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Security Auditing
Wireless Networks
Ted J. Eull
October 12, 2011
• Digital security via forensics. Leader in mobile forensics and
security assessment
• Apply methods used for computer crime investigation and incident
response proactively to enhance security.
• Based in Oak Park, IL (Chicago suburb)
Ted Eull, VP Technology Services
10+ years in IT consulting, corporate and security
Background in Web app development
GWAPT, CRISC pending
Not a wireless pen test specialist (sorry)
Agenda or contents slide
Why? Reasons to security audit your wireless devices and network
What? Identifying your wireless network components
How? Wireless
audit & technical security assessment process
Who and When? Internal/External, frequency of assessment
Recommendations and Resources
Why: Reasons to audit
Linking Business
Goals to IT Goals
Many reasons to
leverage wireless
Key reasons to
security audit 
Why: Reasons to audit
• Regulations, regulations
• Both industry and government
– PCI / Payment Card Industry
– GLBA / Gramm–Leach–Bliley Act
– Federal Financial Institutions Examination Council / FFIEC
– Health Information Portability and Accountability Act /
– Federal Energy Regulatory Commission / FERC
– Sarbanes-Oxley / SOX
Why: Duh.
• Protect your business / organization
• Sensitive and proprietary information
• Clients and business partner data
• Reputation
• The reasons behind the regulations
Why: Wireless Issues
From the FFIEC IT Examination Handbook
Wireless Issues
Wireless networks are difficult to secure because they do not have a well-defined
perimeter or well-defined access points. Unlike wired networks, unauthorized monitoring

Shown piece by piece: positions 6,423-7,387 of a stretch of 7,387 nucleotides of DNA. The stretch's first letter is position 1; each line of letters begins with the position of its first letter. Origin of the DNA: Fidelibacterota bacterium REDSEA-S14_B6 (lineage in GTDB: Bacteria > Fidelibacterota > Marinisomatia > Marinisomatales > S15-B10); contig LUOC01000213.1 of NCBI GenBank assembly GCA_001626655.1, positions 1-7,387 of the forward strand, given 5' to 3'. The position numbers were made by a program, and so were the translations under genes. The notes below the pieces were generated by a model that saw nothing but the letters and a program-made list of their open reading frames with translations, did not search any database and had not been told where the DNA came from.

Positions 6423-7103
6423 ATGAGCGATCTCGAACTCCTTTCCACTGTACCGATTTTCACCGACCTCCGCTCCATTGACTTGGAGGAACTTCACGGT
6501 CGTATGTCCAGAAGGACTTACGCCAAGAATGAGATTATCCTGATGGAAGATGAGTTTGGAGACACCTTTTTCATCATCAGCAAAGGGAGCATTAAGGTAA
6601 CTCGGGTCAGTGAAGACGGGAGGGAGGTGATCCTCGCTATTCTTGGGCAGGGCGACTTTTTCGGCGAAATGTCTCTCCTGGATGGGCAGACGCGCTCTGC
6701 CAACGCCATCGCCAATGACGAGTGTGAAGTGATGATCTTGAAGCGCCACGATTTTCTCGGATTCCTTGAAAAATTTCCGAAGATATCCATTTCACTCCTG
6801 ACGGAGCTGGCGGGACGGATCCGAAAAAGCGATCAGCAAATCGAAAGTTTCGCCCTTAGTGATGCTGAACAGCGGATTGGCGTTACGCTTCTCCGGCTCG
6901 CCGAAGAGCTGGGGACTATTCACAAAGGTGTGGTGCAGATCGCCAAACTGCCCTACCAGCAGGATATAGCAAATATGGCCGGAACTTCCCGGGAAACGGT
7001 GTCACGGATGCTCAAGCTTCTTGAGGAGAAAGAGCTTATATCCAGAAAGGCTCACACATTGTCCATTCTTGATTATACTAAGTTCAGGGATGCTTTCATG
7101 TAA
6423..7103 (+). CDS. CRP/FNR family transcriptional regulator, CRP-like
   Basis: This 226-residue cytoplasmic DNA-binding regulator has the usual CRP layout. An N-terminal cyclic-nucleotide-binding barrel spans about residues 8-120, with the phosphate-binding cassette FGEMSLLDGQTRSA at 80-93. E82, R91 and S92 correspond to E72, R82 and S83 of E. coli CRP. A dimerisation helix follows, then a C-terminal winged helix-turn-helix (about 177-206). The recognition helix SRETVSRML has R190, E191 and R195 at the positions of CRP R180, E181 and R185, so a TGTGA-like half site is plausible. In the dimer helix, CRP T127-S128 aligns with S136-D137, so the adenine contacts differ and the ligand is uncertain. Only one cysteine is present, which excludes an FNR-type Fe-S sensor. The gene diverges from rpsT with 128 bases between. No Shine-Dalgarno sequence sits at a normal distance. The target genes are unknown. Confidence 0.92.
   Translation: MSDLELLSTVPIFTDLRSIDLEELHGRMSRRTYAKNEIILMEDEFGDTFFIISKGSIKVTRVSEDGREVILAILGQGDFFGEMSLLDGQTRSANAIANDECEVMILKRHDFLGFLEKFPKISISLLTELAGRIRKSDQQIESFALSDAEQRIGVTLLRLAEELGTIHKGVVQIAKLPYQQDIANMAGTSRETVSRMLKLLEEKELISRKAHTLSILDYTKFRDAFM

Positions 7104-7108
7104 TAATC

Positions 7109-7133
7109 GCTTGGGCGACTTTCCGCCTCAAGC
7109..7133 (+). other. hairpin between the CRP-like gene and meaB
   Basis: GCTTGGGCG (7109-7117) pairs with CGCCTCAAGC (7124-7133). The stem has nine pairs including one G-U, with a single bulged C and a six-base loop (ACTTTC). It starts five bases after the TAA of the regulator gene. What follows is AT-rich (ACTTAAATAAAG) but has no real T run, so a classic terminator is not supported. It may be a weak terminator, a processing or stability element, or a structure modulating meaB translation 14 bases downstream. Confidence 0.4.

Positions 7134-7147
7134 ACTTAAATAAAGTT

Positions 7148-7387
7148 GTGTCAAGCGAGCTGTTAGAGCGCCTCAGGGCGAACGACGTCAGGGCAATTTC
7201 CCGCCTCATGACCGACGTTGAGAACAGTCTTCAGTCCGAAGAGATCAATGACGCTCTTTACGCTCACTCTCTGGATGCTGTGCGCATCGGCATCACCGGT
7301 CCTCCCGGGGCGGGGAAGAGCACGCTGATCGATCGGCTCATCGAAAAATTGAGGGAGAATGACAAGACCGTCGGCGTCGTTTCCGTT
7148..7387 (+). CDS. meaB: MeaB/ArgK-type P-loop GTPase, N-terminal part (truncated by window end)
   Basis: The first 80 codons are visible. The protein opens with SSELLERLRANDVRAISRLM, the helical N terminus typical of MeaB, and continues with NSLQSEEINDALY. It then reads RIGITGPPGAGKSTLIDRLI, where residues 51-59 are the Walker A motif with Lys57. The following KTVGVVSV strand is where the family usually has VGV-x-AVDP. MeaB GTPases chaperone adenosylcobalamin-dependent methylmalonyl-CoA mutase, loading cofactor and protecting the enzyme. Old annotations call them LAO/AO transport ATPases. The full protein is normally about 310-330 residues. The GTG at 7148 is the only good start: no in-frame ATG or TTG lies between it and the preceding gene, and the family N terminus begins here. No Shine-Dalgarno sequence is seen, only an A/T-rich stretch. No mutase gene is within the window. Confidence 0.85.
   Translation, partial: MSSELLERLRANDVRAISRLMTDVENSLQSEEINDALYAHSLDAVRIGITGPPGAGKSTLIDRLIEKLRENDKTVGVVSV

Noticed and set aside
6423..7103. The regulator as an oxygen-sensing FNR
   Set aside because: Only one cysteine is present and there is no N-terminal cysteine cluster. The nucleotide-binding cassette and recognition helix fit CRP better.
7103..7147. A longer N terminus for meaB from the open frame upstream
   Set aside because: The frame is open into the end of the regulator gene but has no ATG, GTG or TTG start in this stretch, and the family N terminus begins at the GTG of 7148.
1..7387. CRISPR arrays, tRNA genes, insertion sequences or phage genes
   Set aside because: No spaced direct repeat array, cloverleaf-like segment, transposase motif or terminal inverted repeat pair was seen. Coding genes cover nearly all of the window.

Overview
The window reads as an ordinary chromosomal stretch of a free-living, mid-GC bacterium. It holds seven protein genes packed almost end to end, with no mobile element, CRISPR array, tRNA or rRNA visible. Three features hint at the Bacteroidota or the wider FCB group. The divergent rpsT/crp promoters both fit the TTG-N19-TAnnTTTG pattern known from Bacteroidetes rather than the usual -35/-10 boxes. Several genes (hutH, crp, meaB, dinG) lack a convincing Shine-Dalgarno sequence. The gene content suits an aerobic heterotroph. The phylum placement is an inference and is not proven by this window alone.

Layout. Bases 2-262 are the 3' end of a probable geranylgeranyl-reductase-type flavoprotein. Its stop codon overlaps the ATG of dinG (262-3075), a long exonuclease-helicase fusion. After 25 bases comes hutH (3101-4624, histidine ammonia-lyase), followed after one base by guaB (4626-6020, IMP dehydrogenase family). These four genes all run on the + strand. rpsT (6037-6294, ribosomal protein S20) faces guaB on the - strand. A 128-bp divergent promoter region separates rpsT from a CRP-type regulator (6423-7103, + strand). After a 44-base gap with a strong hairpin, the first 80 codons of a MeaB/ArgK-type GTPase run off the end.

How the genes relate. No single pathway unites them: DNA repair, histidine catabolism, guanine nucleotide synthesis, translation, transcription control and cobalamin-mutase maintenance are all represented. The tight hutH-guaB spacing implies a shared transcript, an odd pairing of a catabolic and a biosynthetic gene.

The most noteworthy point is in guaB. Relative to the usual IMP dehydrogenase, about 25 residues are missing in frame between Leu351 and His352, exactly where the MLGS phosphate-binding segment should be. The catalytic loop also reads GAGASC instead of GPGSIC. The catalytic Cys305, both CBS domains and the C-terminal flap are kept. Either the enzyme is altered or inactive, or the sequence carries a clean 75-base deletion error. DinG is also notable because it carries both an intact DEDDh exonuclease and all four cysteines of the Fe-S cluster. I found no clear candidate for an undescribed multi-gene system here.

and denial of service attacks can be performed without a physical wire
connection. Additionally, unauthorized devices can potentially connect to the network,
perform man-in-the-middle attacks, or connect to other wireless devices. To mitigate those
risks, wireless networks rely on extensive use of encryption to authenticate users and
devices and to shield communications.
More 
Why: Wireless Issues
Wireless Issues (continued)
If a financial institution uses a wireless network, it should carefully evaluate the risk and
implement appropriate additional controls. Examples of additional controls may include one
or more of the following:
Treating wireless networks as untrusted networks, allowing access through protective
devices similar to those used to shield the internal network from the Internet
Using end-to-end encryption in addition to the encryption provided by the wireless
Using strong authentication and configuration controls at the access point and on all
Using an application server and dumb terminals;
Shielding the area in which the wireless LAN operates to protect against stray emissions
and signal interference; and
Monitoring and responding to unauthorized wireless access points and clients.
Why: The threats
Data Interception